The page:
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Old 08-19-2010, 07:23 PM   #11
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Originally Posted by maximus View Post
From what I remember from the first show that covered the basics for all of the recipes, I thought they stated that WLP002 was the house yeast for all of Firestone's beers.
This is correct. He mentioned that they like the flavor and high flocculation they get from the strain.


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Old 08-20-2010, 03:49 PM   #12
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Originally Posted by heywolfie1015 View Post
This is correct. He mentioned that they like the flavor and high flocculation they get from the strain.

I did not listen to the other Firestone Walker shows, so you guys know more than I do. However, I just listened to the Union Jack show again, and at the very end-maybe 2 minutes remaining, the topic of yeast comes back up and they do reference Stone, and some other breweries, but it sure sounds like Jamil says that they are always guessing about the yeast, as no one ever tells them. Then says that 007 is the right yeast for this beer? I will try it with 007 and report back!


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Old 08-20-2010, 03:58 PM   #13
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Tim, at least on this one, I'd go with the recipe they suggest (if you're trying to clone 100%). The crew was convinced this is the closest clone they ever made, and Tasty apparently used WLP002. 007 will probably make a damn fine beer, though, so totally your call.
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Old 08-20-2010, 04:11 PM   #14
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Quote:
Originally Posted by heywolfie1015 View Post
Tim, at least on this one, I'd go with the recipe they suggest (if you're trying to clone 100%). The crew was convinced this is the closest clone they ever made, and Tasty apparently used WLP002. 007 will probably make a damn fine beer, though, so totally your call.
Decisions, decisions. I just checked out the Brewing Network discussion board about this beer, and the same debate came up. Apparently the brewer, Matt said "English Ale" and one of the posters on that board said he toured the brewery and was told that FW uses 3 different English yeasts, and that UJ uses the more attenuative English strain.....hmmm. I see a 12 gallon split in my future- 6 gallons with 002 and 6 gallons with 007.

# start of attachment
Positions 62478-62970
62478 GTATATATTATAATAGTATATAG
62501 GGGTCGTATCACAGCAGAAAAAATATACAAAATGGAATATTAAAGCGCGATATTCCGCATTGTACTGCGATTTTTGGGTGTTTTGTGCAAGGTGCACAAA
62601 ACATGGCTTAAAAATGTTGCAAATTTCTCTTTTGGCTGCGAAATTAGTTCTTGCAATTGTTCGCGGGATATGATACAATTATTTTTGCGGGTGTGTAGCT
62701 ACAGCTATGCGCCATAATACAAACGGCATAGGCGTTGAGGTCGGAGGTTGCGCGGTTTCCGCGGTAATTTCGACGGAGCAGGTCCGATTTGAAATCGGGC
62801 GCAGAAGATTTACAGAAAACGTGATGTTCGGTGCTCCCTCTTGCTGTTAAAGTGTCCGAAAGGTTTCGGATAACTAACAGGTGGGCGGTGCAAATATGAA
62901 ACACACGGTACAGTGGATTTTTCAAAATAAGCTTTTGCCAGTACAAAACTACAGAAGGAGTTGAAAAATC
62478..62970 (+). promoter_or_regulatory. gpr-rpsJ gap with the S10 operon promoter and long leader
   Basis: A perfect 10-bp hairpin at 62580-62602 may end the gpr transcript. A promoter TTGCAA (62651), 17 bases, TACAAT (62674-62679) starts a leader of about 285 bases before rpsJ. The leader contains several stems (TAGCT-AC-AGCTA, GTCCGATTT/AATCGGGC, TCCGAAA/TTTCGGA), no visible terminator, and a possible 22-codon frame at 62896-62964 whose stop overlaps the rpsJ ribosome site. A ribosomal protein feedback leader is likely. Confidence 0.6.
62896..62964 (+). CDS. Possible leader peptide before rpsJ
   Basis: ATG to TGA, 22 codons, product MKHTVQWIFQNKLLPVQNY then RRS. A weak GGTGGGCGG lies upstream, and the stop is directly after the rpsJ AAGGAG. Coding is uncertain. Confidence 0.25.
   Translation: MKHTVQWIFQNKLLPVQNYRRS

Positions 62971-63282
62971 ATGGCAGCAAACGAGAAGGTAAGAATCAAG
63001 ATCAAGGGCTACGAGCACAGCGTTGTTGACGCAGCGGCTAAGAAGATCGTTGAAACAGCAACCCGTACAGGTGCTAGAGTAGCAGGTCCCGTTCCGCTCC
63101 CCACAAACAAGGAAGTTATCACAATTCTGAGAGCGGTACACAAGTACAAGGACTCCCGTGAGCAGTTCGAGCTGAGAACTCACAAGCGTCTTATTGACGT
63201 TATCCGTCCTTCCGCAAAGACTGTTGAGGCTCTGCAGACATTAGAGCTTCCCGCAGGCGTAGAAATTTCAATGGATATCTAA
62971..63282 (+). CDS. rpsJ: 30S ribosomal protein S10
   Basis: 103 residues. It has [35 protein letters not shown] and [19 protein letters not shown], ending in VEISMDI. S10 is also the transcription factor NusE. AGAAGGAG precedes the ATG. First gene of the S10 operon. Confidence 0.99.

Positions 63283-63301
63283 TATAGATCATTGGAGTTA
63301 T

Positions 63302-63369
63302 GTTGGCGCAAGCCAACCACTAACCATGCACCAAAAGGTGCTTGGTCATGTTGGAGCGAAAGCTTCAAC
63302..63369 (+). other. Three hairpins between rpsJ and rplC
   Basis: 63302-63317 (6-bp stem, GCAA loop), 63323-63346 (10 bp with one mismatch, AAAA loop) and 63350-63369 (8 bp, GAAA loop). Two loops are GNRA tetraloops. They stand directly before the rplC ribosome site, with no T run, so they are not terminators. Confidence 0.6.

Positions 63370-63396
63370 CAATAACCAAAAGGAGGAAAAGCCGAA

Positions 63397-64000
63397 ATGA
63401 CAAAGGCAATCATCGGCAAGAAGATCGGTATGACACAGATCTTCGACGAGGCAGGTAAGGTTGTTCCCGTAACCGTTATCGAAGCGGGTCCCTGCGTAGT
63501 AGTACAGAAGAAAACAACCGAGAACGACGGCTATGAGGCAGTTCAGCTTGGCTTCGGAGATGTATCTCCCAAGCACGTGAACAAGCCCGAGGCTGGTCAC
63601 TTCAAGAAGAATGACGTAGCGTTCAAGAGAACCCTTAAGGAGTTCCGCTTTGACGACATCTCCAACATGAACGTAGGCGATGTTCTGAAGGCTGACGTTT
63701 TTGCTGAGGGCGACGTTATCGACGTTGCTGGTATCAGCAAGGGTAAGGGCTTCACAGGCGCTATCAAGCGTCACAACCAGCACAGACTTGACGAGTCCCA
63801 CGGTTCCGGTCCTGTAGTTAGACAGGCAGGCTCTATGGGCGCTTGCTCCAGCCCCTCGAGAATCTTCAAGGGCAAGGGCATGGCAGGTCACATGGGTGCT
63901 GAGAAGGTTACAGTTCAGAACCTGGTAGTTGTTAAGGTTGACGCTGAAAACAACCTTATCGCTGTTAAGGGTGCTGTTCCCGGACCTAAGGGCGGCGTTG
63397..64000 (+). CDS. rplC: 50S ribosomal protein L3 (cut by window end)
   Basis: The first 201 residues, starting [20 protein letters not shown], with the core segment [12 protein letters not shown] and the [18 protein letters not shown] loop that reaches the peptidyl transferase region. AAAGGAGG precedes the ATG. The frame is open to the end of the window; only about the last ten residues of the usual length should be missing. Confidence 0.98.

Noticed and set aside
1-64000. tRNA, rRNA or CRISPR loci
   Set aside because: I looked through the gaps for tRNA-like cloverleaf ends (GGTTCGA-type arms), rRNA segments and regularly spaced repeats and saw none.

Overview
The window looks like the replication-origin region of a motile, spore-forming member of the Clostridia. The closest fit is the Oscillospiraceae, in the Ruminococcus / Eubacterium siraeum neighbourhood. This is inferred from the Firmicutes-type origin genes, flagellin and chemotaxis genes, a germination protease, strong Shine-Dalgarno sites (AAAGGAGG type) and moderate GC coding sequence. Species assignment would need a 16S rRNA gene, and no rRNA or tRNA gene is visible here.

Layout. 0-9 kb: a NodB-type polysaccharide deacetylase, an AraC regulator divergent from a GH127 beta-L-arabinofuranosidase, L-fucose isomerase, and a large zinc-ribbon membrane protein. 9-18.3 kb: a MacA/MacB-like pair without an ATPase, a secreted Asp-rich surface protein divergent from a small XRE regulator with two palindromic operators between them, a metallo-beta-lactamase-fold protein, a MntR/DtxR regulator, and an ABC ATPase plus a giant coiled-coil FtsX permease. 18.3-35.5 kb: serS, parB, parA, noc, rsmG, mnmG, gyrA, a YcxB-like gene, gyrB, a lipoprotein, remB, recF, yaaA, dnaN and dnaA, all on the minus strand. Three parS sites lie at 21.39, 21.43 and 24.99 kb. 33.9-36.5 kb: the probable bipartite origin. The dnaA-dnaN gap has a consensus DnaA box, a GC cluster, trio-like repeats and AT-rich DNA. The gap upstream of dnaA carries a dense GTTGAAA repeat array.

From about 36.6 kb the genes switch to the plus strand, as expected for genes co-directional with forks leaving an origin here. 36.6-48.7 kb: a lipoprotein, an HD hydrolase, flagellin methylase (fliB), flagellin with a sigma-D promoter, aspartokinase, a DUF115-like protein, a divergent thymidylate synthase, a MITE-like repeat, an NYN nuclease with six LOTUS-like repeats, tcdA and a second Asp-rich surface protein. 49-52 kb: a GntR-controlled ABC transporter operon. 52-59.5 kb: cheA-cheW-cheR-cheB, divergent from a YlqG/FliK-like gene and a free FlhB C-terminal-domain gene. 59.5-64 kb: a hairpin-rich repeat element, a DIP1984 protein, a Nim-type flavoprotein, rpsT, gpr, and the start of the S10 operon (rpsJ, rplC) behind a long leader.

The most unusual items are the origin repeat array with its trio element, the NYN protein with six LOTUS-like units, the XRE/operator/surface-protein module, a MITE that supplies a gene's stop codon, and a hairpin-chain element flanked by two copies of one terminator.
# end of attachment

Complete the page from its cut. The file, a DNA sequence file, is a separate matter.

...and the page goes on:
Thanks, Tim
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Old 08-20-2010, 04:16 PM   #15
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Well, I'm willin toadmit when my crow tastes good. I'll be interested to hear how this turns out for you.
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Old 08-21-2010, 10:16 AM   #16
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"RO Water. Add gypsum and CaCl to 100ppm"

What does this mean? Does anyone have a suggestion of a water profile for this beer?
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Old 08-21-2010, 04:07 PM   #17
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"RO Water. Add gypsum and CaCl to 100ppm"

What does this mean? Does anyone have a suggestion of a water profile for this beer?
RO = Reverse Osmosis water: I get this water at a vending machine at my local supermarket. It is basically free of any minerals, chlorine, chloramides, etc.

Adding gypsum and CaCl to 100 ppm is based on 6 gallons of wort. I don't have the brewing calculator handy, but here is Palmer's intro to water adjustment.
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Old 08-21-2010, 04:21 PM   #18
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Quote:
Originally Posted by TimBrewz View Post
RO = Reverse Osmosis water: I get this water at a vending machine at my local supermarket. It is basically free of any minerals, chlorine, chloramides, etc.

Adding gypsum and CaCl to 100 ppm is based on 6 gallons of wort. I don't have the brewing calculator handy, but here is Palmer's intro to water adjustment.
Thanks for the reply. I guess my question was not very clear... It seems you would add x grams of gypsum (CaSO4) and and y grams CaCl to create a water profile containing - Ca, Cl, and SO4 (completely neglecting Mg, Na, or bicarbonates). Of these, which ones are to be at 100ppm? Also, for a hoppy beer it seems that you would want a sulfate to chlorine ratio around 3:1. That being said, I would suspect SO4 should be closer to 300 if Cl is 100 and Ca around 100?

Any thoughts?
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Old 08-21-2010, 04:31 PM   #19
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Originally Posted by jmsullivan73 View Post
Thanks for the reply. I guess my question was not very clear... It seems you would add x grams of gypsum (CaSO4) and and y grams CaCl to create a water profile containing - Ca, Cl, and SO4 (completely neglecting Mg, Na, or bicarbonates). Of these, which ones are to be at 100ppm? Also, for a hoppy beer it seems that you would want a sulfate to chlorine ratio around 3:1. That being said, I would suspect SO4 should be closer to 300 if Cl is 100 and Ca around 100?

Any thoughts?
Unfortunately, I can not answer this question for you. I just type what I hear. I am just now starting to get into water chemistry. I would recommend looking at How To Brew, listening to the water shows on Brew Strong, and if that does not answer your question, contact Tasty. If you are on facebook, friend request him and ask him. He always seems very happy to answer questions.

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Old 08-27-2010, 12:58 PM   #20
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From the Pale 31 show:
75 Ca
100 Cl
120 SO4
12 Mg
35 Na


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